Step Three: Partner Contact
No. All costs are included in the final determined amount of the repairs, administrative costs, and inspection costs. Homes built prior to 1978 have the possibility of lead-based paint which requires additional costs for testing and removal of the paint.
You should direct this question to the Josephine County Assessor’s office.
The time varies depending on the type of repairs and how extensive. Generally, the contractor(s) is (are) given at least 60 days to complete the project unless otherwise stated in the contract documents.
Accessory Dwelling Units, or ADUs, can be added to residential properties that already have a single-dwelling unit home on it. See ADU sample permit fee information and development standards in the Grants Pass Development Code Article 22.
You can go to the City Website
Housing is considered affordable if a household is paying no more than 30% of its gross income on rent or a mortgage. Thus, what is affordable varies by each family’s income. Some calculations include basic utility costs, though many do not account for transportation and other needs.
Section 8 vouchers can be used across the city and can be obtained at the Josephine Housing and Community Development Council
A regional houseless count is conducted annually, led by UCAN. This is a single point-in-time count, performed every January and counting those who meet a federal homeless definition, “people living in shelters, transitional housing programs, or in a place not meant for human habitation.” The count for 2020 identified over 870 people as meeting that definition on January 23rd, depending on how homelessness is defined that number could be higher. In 2020, Josephine County had the highest count of homeless adults with children and homeless children living alone in any Oregon county.
On September 28, the U.S. Ninth Circuit Court of Appeals affirmed Johnson v. Grants Pass, a class action matter addressing public camping. The court upheld the U.S. District Court’s prior ruling that persons experiencing homelessness are entitled to take necessary minimal measures to keep themselves warm and dry while sleeping outside. The Ninth Circuit opined that cities violate the Eighth Amendment if they punish a person for the mere act of sleeping outside, or for sleeping in their vehicles at night when there is no other place in the city for them to go.
As a result of this ruling, this decision expands the application of Martin v. Boise —the pivotal case impacting cities’ ability to regulate public camping. The court noted that the decision, in this case, is narrow and that “it is ‘unconstitutional to [punish] simply sleeping somewhere in public if one has nowhere else to do so.’” It goes on to note that class actions in these types of cases are permissible. This opinion, in most respects, affirmed what was already known from both the previous Martin and Johnson cases. However, it failed to provide much-anticipated clarification on several issues, such as what constitutes “necessary minimal measures” to keep warm and dry. The City has requested an En Banc at the Ninth Circuit Court, another step in the lawsuit process before it may be appealed to the United States Supreme Court.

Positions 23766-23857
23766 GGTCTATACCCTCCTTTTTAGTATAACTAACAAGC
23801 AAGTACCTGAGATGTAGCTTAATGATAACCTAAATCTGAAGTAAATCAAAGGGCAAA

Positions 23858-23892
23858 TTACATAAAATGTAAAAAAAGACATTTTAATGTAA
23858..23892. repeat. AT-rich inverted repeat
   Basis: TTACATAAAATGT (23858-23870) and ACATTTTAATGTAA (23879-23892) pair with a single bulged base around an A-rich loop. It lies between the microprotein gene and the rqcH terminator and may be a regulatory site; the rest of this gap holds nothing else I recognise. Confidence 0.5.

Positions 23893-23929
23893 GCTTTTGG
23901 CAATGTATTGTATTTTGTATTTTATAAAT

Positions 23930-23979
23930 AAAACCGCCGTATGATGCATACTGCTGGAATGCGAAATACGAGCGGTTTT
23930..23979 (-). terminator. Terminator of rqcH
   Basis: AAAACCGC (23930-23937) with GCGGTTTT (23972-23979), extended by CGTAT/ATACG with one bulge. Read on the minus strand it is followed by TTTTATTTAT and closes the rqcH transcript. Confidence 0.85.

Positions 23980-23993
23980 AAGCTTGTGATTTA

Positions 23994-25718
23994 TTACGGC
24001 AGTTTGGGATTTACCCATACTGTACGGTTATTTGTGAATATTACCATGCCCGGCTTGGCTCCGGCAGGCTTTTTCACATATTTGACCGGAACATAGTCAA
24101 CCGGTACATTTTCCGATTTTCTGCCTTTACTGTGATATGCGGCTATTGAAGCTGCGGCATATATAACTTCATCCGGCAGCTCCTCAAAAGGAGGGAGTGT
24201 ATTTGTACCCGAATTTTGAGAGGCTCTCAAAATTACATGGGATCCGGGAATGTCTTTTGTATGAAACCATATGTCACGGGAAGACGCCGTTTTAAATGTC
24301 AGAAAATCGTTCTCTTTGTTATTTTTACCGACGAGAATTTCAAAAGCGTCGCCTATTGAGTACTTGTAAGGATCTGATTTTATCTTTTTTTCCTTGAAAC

In 1989, the U.S. Supreme Court, in DeShaney v. Winnebago County. Department of Soc. Servs., interpreted the Fourteenth Amendment to the U.S. Constitution to impose a duty upon the government to act when the government itself has created dangerous conditions – this interpretation created the legal principle known as State Created Danger. The 9th Circuit has interpreted the State Created Danger doctrine to mean that a governmental entity has a duty to act when the government actor “affirmatively places the plaintiff in danger by acting with ‘deliberate indifference’ to a ‘known or obvious danger.’”
The State Created Danger principle has three elements. First, the government’s own actions must have created or exposed a person to an actual, particularized danger that the person would not have otherwise faced. Second, the danger must have been one that is known or obvious. Third, the government must act with deliberate indifference to the danger.
Municipal attorneys are closely reviewing the State Created Danger principle as it relates to the use of public spaces by persons experiencing homelessness. Cities choosing to respond to the homeless crisis by creating managed homeless camps, where unhoused persons can find shelter and services, may open the door to State Created Danger based claims of wrongdoing (e.g., failure to protect from violence, overdoses, etc. within the government sanctioned camp and/or designated areas).